This part has changed very recently. Prior to early 2018, Activating OME took a lot of Powershell work and waiting for it to function properly. MS changed the method for activating OME to streamline the process and make it easier to work with. Here’s what you have to do:

  1. Open the Settings option in the Admin Portal
  2. Select Services & Add-ins
  3. Find Azure Information Protection in the list of services and click on it
  4. Click the link that says, “Manage Microsoft Azure Information Protection settings” to open a new window
  5. Click on the Activate button under “Rights Management is not activated”
  6. Click Activate in the Window that pops up

Once this is done, you will be able to use AIP’s Client application to tag messages for right’s management in Outlook. There will also be new buttons and options in Outlook Web App that will allow you to encrypt messages. However, the simplest method for encrypting messages is to use an Exchange Online Transport Rule to automatically encrypt messages.

Create Rules to Encrypt Messages

Once OME is activated, you’ll be able to encrypt messages using just the built in, default Rights Management tools, but as I mentioned, it’s much easier to use specific criteria to do the encryption automatically. Follow these stpes:

  1. Open the Exchange Online Admin Portal
  2. Go to Mail Flow
  3. Select Rules
  4. Click on the + and select “Add a New Rule”
  5. In the window that appears, click “More Options” to switch to the advanced rule system
  6. The rule you use can be anything from Encrypting messages flagged as Confidential to using a tag in the subject line. My personal preference is to use subject/body tags. Make your rule look like the below image to use this technique:Encrypt Rule

When set up properly, the end user will receive a message telling them that they have received a secure message. The email will have an HTML file attached that they can open up. They’ll need to register, but once registered they’ll be able to read the email without any other steps required and it will be protected from outside view.

 

 

QuickPost: What do Exchange Virtual Directories Do?

This is just a quick little reference post to answer a question that isn’t well covered. Most Exchange admins are familiar with how to set the Virtual Directories in Exchange after a new server is added or a after initial deployment. What’s less clear to most is what those VDirs actually do as far as Exchange’s capabilities are concerned. I’ll also cover the difference between Internal/External URLs for the VDirs at the end. You may also want to visit this documentation to look at how each VDir’s IIS authentication should be set (in 2016, at least…click the other versions button to select yours).

OWA

I really hope everyone understands what this one does, but let’s just include the explanation anyway. OWA VDir is for Outlook Web Access. It’s used to host the website that users will connect to if they are attempting to access their mailbox through a web browser.

ECP

This one hosts the website used to access the Exchange Control Panel. ECP allows management of the entire exchange server if you have the correct administrative rights assigned, or advanced configuration of your mailbox if you don’t have admin rights.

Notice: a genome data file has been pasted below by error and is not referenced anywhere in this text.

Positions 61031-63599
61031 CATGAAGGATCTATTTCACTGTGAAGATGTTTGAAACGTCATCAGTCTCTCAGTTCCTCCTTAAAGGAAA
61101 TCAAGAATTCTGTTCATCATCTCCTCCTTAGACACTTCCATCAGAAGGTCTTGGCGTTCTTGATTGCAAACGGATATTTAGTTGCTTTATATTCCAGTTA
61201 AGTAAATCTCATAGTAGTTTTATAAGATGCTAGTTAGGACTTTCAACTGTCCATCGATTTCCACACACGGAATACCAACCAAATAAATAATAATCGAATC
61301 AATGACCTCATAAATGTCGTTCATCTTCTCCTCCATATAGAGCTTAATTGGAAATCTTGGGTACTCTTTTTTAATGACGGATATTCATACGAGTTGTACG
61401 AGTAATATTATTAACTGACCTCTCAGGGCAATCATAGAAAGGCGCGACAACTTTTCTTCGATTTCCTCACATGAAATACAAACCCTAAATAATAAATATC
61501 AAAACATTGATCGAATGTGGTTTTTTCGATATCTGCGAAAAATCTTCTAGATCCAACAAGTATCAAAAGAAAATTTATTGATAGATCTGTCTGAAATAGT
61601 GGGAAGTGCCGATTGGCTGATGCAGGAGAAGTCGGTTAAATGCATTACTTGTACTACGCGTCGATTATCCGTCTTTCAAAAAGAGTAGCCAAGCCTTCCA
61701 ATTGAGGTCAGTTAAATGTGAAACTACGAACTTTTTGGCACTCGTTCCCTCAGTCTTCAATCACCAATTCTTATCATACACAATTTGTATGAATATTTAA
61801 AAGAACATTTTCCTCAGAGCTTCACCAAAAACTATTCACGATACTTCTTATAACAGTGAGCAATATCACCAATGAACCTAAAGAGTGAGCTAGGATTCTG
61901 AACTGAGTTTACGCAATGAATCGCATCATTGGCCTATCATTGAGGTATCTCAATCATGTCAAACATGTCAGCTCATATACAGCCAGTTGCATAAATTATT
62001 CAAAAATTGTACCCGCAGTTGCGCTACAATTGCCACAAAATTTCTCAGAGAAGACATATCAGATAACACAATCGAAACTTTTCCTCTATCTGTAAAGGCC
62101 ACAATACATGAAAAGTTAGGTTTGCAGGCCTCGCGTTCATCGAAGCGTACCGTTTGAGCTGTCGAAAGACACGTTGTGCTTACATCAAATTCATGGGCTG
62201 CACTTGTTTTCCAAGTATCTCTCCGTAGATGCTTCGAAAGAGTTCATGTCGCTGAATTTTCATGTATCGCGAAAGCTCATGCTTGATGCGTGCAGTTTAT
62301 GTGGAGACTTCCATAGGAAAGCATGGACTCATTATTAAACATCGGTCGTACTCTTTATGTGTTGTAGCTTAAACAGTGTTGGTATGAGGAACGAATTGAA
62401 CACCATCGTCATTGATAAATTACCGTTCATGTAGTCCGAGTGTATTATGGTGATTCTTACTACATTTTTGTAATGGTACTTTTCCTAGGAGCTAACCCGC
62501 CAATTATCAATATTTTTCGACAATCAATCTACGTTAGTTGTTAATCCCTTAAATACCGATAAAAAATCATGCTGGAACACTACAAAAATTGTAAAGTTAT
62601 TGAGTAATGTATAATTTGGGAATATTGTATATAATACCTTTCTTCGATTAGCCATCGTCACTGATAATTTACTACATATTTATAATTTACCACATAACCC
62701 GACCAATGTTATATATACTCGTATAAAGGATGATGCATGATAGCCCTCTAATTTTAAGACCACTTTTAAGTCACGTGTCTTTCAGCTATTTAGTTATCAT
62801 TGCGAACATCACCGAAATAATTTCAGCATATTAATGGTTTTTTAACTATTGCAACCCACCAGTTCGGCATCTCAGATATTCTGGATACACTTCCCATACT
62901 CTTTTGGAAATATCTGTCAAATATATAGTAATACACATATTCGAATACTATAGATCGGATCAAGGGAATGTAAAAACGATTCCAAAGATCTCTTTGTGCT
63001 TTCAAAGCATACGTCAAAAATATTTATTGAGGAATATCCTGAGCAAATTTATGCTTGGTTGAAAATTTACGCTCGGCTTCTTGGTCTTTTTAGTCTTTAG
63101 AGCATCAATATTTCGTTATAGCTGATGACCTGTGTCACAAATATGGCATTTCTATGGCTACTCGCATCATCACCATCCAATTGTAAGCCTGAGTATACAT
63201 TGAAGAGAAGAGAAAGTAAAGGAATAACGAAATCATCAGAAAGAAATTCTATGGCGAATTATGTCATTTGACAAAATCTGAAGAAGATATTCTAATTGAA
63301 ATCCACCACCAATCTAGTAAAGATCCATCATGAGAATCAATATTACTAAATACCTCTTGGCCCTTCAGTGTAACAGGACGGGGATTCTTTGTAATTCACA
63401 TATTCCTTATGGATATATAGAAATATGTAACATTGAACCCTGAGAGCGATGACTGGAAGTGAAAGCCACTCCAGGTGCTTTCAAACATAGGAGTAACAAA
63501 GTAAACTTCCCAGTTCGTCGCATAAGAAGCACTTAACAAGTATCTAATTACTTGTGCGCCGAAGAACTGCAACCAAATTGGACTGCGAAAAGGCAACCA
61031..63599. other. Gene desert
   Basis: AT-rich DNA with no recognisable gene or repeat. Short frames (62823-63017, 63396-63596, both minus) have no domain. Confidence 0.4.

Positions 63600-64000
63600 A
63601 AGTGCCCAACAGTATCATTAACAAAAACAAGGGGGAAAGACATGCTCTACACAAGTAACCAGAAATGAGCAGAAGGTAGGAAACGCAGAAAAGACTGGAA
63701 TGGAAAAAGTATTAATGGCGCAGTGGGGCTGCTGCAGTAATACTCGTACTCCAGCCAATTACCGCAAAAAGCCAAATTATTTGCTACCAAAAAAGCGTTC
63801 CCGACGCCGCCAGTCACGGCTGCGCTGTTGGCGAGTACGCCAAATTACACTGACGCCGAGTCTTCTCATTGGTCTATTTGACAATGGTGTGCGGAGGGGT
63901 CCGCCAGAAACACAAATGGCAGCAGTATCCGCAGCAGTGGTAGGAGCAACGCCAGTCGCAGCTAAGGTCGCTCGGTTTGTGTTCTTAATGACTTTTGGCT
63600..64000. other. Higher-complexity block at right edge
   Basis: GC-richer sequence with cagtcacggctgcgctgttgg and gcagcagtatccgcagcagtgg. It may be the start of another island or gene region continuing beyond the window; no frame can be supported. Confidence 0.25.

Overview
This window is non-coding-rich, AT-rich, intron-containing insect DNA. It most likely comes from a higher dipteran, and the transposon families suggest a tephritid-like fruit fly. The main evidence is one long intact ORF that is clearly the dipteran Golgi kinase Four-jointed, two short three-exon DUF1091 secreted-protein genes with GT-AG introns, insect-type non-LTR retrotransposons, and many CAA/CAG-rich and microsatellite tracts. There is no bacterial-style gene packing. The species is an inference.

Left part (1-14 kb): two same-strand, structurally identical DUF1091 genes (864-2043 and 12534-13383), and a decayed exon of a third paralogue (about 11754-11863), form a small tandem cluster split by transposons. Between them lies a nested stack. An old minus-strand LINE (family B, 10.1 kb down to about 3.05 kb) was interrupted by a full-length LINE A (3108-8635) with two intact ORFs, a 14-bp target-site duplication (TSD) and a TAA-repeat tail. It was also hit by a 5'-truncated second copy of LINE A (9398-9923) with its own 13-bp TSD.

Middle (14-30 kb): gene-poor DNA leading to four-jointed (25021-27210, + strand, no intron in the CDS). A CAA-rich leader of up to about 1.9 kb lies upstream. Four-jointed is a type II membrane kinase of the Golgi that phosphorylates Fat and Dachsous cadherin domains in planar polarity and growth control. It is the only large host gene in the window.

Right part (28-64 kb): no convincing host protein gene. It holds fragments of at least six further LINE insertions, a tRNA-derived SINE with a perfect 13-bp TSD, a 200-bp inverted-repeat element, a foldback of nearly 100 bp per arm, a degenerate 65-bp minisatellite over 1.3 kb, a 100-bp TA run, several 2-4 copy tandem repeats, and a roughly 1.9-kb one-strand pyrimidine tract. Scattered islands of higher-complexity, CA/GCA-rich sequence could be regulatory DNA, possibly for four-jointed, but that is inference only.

Autodiscover

This is the endpoint that hosts the XML file used by Outlook and Activesync to determine where the correct Exchange server is for the user’s mailbox.

EWS Virtual Directory

This is one of the more important Virtual Directories to have the URLs set properly on. EWS is Exchange Web Services. EWS provides third party applications and clients with connectivity to the Exchange user’s mailbox in a way that allows those applications to communicate with the mailbox without using MAPI or RPC connections. This makes connections to Exchange more secure and app developer friendly. EWS is responsible for Calendar Sharing outside the Exchange organization, Free/Busy exchange, Out of Office messaging, and a number of other things. If this VDir isn’t set properly, those things may not work.

Microsoft-Server-Activesync

This VDir allows access to mobile devices that are compatible with Microsoft’s ActiveSync. It is used by any ActiveSync compatible application to access the user’s Mail and Calendar data. ActiveSync is *very* limited in what it can access. Things like shared calendars, delegated mailboxes, and public folders cannot be accessed through ActiveSync.

OAB

OAB stands for Offline Address Book. The OAB VDir hosts XML files that contain a downloadable copy of the Exchange Organization’s Global Address List and all other Address Lists that are configured to publish an OAB. This allows Outlook to download the address book for offline/disconnected use.

RPC

RPC stands for Remote Procedure Call, and it’s the technique the MAPI protocol uses to exchange mail between servers and clients. The RPC VDir is tied to a feature called Outlook Anywhere (or RPC over HTTPS in some versions). This VDir needs to be set correctly if you want users to be able to access Exchange 2007/2010 from outside the network. In 2013, it is used for computers inside and outside the network. In 2016, it is being replaced with MAPI over HTTPS, which functions a little differently. If this VDir isn’t set correctly, External users will not be able to use Outlook to connect to their mailbox.

MAPI